There are more than 130 wineries in the Valle de Guadalupe (I touched on the basics of the history of Mexican wine in my last post). During two weeks in Ensenada plus a 3 day weekend in the Valle I visited 15 of them. Before my trip I asked EVERYBODY for advice - muchisimas gracias to my somm friends of Washington and California, wine shop friends of LA, viticultural friends of Australia, Mexico, wherever Bisso considers home plus the invaluable tips from my new amigo Patrick from Beso Imports. It can be rough getting advice from everybody y su madre but I felt like there were some consistently highly recommended wineries when I venn diagrammed everybody’s suggestions. I feel like I got to see a real mix - Viñedos chiquitos nearly singlehandedly run to fancy high-tech operations with Michel Rolland consulting.
I was pleasantly surprised and in some cases thoroughly charmed by the Mexican wines I tasted. The terrain is a super beautiful valley with giant granite boulders and rocky outcroppings. It’s marine influenced and can be quite windy and foggy but it’s also superdry so there are not many trees outside of the old riverbed running down the center of the valley. The modern wine industry is relatively new and at least the folks I had the pleasure to meet were super friendly and generous, not at all snobby.
I didn’t taste a lot of white wines or roses that were particularly “my style” - the best rose I had was the 2018 Sangiovese rose from Paolo Paoloni at Villa Montefiori. He said this is not exported - he sells it to the best restaurants of Mexico City and the resorts of Tulum and Cabo.
The other white wines I really liked came from Lechuza. They bottle two chardonnays - one in stainless called “Acero”, one in 30% new oak barrels called “Roble”. Nice acidity and freshness, both were clean and well made.
I found the red wines more interesting across the board and the Rhône varietals were some of my favorites probably because I associate a rusticity with those grapes wherever they are grown (which probably says more about the pricepoint of wines I drink than anything). The Syrah from Finca la Carrodilla and the old vine Grenache from Lomita called “Pagano” are delicious, both made by Mexican-American winemaker Gustavo Gonzales who used to work for Mondavi and Ornellaia. This guy knows what he is doing. Finca la Carrodilla is organic and seems to be very committed to sustainability and environmental responsibility, our tasting with Alejandra was interesting, cool AND the wines are delicious. Katelyn and I had a really fun tasting there.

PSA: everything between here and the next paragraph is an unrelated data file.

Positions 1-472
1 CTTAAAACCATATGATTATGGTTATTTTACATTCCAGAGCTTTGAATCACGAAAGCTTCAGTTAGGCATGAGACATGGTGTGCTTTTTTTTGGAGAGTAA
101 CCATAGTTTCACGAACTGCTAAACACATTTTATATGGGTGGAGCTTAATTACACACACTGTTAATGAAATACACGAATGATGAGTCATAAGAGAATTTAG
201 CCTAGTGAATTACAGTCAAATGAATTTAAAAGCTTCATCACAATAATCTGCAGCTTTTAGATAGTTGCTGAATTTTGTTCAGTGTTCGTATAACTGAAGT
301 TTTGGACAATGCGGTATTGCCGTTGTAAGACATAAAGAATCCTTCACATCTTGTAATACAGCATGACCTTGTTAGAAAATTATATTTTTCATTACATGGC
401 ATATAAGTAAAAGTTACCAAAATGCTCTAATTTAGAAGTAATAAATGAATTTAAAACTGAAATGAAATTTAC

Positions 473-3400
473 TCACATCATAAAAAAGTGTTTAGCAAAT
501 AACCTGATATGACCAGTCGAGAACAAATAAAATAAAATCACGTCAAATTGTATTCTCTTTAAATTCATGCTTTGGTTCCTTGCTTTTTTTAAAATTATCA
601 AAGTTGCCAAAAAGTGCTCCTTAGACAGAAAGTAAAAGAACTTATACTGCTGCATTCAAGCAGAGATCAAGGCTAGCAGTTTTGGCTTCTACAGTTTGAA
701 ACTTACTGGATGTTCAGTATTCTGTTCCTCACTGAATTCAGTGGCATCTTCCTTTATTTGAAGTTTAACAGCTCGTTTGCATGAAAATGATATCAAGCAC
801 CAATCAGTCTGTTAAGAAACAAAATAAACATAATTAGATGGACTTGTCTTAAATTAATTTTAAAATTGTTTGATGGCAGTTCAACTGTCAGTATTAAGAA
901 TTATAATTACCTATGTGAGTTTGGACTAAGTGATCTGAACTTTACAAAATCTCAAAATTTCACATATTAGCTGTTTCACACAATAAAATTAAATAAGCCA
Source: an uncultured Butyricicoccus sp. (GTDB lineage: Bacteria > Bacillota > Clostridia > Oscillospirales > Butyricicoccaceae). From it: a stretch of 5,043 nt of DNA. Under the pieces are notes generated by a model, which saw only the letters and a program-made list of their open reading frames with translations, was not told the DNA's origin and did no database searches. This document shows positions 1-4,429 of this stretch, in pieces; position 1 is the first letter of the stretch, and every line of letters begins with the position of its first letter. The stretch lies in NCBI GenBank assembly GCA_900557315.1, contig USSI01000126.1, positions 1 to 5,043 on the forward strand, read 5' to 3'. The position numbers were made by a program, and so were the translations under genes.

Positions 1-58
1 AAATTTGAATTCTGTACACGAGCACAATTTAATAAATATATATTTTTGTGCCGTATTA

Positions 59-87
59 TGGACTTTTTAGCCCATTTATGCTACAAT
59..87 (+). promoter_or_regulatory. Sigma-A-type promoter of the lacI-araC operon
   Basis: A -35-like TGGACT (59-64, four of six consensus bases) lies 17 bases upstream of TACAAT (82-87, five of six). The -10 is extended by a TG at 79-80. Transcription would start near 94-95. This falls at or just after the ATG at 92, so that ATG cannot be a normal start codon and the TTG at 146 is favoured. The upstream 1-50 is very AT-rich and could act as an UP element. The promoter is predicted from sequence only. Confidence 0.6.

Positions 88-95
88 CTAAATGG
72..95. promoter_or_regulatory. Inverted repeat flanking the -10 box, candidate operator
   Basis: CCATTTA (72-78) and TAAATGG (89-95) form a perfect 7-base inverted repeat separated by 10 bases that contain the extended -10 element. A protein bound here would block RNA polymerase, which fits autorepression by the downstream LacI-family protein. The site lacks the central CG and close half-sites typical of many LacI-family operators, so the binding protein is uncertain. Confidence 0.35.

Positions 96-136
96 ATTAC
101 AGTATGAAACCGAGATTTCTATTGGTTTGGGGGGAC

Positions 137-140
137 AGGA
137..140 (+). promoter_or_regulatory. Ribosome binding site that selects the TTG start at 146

Paolo’s “Brunello” labeled “Sangiovese Grosso” in the U.S. was one of the best red wines I tasted - we tried his 2014 and 2015, both alone and with food. Paolo Paoloni went to wine school in Italy and came to Mexico to work for a winery and fruit juice company, he left that job and bought his estate in Valle 20+ years ago. He grows mainly Italian varietals (Sangio, Nebbiolo, Aglianico, plus some Merlot and Cab, Syrah) on a beautiful property set against the mountains. We went on a fun hike with him to the top of one of these hills and looked down from a granite outcropping onto his vineyards below.
A lot of the Bordeaux varietals I tasted from the Valle were blended into wacky blends which isn’t a bad thing it just meant I didn’t have a frame of reference for evaluating the wine beyond whether or not it is delicious. I liked the single varietal Merlot called Via Lactea from Cava Maciel and two Cabernet Grenache blends from Sol y barro and 3Mujeres called “La Mescla del Rancho”. Finca de Carrodilla makes a very drinkable, fruity red blend of Cabernet, Tempranillo and Syrah called “Canto de Luna”. Katelyn’s got this by the glass at Purple Cafe, Woodinville this summer.
If you go
We flew into San Diego, took uber to the border at San Ysidro and walked across. I took a bus from Tijuana to my school in downtown Ensenada, Katelyn rented a car in Tijuana (with Mexican insurance). The dirt roads in the Valle are no joke, sandy, rutted out and eroded with little arroyos. I bottom out on the Betz driveway so it’s a blessing that Katelyn was driving. We stayed in an airbnb in the Kastamay vineyards along the same dirt road as Magoni and Finca Altozano.
Everybody uses Whatsapp and most of our tasting visits were arranged that way or through Facebook Messenger. At the wineries, everybody speaks English but of course we tried to be polite and respectful and speak Spanish as much as we could. All the tasting rooms charge a fee for tasting, many have restaurants and food trucks as well.
Where to find the wines in the US
Patrick has a list of restaurants and wine shops that carry the wineries Beso is importing to Washington state.
Here’s a list of some of my favorite Mexican restaurants - tell me in the comments section below where you like to go, especially for mariscos!